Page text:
The lawsuit between Meghan Markle and The Mail on Sunday has finally been settled, but the Duchess of Sussex isn’t exactly taking the newspaper to the cleaners. The Mail on Sunday will pay Markle just £1 in damages for invading her privacy.
Meghan’s Legal Battle
Markle and Associated Newspapers, the publisher of The Mail on Sunday and MailOnline, have been duking it out in the courts for three years now after the paper published a private letter the duchess had sent to her father.
Mark Stephens, a media lawyer, hypothesized that the small settlement suggests a weakness in Meghan’s case, saying, “Normally for that kind of invasion of privacy you would expect £75,000 to £125,000. It does show that the curation of her reputation was an area where she had effectively invaded her own privacy.”
However, Markle has said that this case wasn’t about a financial settlement; it was about principles. The duchess will be receiving an undisclosed sum from the publisher for the separate case of copyright infringement. The Mail on Sunday will also have to cover a large part of Markle’s legal fees, which could be up to £1 million.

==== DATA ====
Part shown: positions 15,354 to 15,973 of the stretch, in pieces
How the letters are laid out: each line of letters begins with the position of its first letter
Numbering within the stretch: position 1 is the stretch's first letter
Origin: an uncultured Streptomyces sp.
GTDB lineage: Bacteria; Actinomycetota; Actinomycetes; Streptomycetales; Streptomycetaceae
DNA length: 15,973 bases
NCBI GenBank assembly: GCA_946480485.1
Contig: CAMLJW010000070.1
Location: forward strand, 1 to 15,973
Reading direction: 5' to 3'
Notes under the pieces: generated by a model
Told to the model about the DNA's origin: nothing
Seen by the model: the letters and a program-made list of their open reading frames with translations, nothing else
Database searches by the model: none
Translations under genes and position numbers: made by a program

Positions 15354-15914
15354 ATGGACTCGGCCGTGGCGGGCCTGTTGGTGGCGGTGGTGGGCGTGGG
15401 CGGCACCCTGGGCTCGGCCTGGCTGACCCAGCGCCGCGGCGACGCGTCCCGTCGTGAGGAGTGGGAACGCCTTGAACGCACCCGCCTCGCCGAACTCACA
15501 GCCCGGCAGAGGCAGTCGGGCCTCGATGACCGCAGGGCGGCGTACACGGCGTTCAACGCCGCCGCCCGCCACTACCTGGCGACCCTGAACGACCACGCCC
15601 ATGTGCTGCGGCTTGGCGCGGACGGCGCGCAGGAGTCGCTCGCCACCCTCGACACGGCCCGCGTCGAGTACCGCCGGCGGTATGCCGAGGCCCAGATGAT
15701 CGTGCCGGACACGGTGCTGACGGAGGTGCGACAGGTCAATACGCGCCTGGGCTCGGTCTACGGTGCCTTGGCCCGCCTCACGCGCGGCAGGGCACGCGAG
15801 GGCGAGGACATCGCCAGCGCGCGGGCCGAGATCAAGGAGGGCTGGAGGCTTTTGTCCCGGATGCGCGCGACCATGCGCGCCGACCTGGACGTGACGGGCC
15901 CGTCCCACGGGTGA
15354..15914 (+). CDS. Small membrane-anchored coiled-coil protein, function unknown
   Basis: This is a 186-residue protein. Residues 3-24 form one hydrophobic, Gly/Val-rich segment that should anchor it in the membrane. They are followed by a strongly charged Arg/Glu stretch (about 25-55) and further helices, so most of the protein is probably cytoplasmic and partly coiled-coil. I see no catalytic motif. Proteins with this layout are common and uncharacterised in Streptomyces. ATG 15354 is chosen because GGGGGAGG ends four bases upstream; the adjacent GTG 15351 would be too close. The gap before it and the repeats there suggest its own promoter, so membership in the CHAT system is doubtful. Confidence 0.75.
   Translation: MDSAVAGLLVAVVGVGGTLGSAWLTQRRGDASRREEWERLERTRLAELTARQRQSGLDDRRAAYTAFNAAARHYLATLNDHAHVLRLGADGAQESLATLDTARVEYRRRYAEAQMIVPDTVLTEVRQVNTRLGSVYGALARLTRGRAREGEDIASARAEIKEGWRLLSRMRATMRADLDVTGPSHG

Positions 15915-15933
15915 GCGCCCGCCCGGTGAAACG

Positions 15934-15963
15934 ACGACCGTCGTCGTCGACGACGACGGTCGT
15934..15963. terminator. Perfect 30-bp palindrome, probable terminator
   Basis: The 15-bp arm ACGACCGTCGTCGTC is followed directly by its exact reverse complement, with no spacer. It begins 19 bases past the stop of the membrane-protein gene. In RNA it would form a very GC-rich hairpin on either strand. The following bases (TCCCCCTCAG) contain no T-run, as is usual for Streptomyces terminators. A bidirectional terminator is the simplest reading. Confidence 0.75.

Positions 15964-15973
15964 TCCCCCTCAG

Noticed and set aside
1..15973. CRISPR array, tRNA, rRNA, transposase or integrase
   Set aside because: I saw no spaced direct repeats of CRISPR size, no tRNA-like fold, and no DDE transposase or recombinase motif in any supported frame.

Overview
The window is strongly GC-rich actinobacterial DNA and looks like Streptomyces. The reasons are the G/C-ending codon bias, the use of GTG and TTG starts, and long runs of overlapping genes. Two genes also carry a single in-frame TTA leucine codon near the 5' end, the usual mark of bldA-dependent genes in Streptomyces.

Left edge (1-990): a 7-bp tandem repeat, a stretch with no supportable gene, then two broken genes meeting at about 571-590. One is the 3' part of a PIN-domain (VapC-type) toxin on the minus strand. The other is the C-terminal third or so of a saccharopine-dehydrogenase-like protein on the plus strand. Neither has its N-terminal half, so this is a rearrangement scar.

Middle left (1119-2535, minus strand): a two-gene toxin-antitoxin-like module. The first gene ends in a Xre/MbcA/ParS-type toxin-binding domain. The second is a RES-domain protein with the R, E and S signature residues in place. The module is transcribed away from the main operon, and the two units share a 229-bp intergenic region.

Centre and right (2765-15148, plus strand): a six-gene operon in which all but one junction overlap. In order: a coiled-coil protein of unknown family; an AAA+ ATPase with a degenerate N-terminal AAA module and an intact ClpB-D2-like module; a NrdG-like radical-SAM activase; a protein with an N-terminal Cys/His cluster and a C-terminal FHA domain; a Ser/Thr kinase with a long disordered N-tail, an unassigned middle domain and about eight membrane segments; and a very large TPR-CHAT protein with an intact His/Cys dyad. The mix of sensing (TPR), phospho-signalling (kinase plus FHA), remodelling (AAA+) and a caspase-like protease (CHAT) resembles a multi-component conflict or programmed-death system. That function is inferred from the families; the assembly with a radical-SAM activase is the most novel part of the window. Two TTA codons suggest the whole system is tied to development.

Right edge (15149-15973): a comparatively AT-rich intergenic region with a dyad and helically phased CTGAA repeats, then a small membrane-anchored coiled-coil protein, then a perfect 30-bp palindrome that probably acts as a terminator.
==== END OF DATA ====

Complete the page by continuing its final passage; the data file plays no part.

Markle’s spokesperson said the court victories showed the strength of her case and clarified that any money she received from Associated Newspapers and The Mail on Sunday would be donated to charity.
The Details Of The Settlement
The settlement doesn’t just contain financial components. The Mail outlets were ordered to avoid disclosing the names of the five friends of Markle who anonymously spoke to People magazine in 2018 for a piece about the royal. The Mail on Sunday and MailOnline were also ordered to carry front page and homepage headlines stating that they had lost the legal case; the courts even specified the font in which the headlines should be printed.
Associated Newspapers had argued that the case should be taken to trial, but judges ruled against it. A ruling in early December stated that Markle had a “reasonable expectation” of privacy regarding the contents of her personal letter to her father, Thomas Markle. “Those contents were personal, private and not matters of legitimate public interest,” said the appeal judge Sir Geoffrey Vos.
Now that this case is settled, attention is turning to Markle’s husband’s case against the press. Prince Harry is suing Rupert Murdoch’s News UK and Daily Mirror publisher Reach over claims of phone-hacking. Harry’s case is expected to be heard later this year.